I appologise if this all sounds very cynical to you.  I appreciate everything you have said and I am grateful for your assistance. 

 



#9 MComes RPH

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Posted 11 March 2014 - 11:38 AM

As far as the insomnia from Mirapex, it mostly happens when someone takes it who does not have PD or some whose dose is a small amount over the therapeutic limit. Or, it could just be one of those rare occurances where some has the opposite effect of the normal. Like people who take benadryl and are wide awake. Everyone acts different.
Best of health,
Mark R. Comes R.Ph.
"Ask The Pharmacist"
www.parkinson.org

#10 MComes RPH

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Posted 11 March 2014 - 11:44 AM

As far as telling them you have been diagnosed with PPI, all you really have to tell them is that you had polio a long time ago and the physicians are baffled at what this issue is. I think that may be the best way to get around it. It is not lying as long as you tell them what meds you have used and the result.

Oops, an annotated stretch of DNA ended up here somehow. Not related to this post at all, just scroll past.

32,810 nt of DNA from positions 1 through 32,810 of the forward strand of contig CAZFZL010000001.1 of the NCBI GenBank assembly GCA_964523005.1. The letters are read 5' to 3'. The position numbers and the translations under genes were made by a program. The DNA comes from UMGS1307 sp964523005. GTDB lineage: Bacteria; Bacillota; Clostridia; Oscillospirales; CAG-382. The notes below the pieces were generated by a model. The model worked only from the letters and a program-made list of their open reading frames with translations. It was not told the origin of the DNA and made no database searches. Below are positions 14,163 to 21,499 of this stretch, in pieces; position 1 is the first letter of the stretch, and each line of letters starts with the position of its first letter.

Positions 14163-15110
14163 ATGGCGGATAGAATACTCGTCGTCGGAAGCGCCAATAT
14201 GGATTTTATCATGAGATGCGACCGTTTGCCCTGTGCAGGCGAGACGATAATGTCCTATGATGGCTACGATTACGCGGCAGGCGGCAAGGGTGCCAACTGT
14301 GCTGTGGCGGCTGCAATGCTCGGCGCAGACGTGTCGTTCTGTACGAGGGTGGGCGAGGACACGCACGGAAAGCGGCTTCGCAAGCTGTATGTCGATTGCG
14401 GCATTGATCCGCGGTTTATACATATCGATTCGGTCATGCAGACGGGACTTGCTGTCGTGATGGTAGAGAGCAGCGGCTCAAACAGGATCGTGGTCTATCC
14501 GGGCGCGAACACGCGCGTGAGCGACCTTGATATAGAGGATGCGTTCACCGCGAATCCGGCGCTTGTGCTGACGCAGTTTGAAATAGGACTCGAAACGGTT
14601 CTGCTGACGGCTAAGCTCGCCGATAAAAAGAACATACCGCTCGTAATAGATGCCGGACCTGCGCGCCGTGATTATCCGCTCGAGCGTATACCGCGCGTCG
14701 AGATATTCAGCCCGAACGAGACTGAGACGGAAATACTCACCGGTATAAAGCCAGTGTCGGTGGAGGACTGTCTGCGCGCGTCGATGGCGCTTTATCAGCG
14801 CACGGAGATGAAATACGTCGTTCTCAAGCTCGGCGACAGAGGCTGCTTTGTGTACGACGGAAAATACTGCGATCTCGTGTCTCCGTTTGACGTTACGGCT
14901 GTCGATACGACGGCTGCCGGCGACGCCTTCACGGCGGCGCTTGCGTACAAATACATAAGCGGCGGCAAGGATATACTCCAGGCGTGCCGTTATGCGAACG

Keep me posted.
Best of health,
Mark R. Comes R.Ph.
"Ask The Pharmacist"
www.parkinson.org

#11 MComes RPH

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Posted 14 March 2014 - 03:27 PM

I found some info on AMANTADINE and post-polio syndrome, hope it will give you some info we did not hit on.
What Is It?

Post-polio syndrome is an illness defined by a collection of symptoms that generally occur at least 10-20 years after infection with the polio virus. The hallmark of post-polio syndrome is new muscular weakness. This may present as weakness in the arms, legs, or trunk or difficulty with swallowing, talking or breathing if the muscles that control these functions are affected. Other symptoms of post-polio syndrome include muscle pain, fatigue and cold intolerance. It is not uncommon for polio survivors to have new weakness in muscles that were previously believed to be unaffected by polio. This may be because they really weren't sure which muscles were affected many years before, or because muscles were so mildly affected at first that doctors didn't detect it on physical examination at the time of the polio virus infection.

Polio is a disease caused by an infection with the poliovirus. From the early 20 th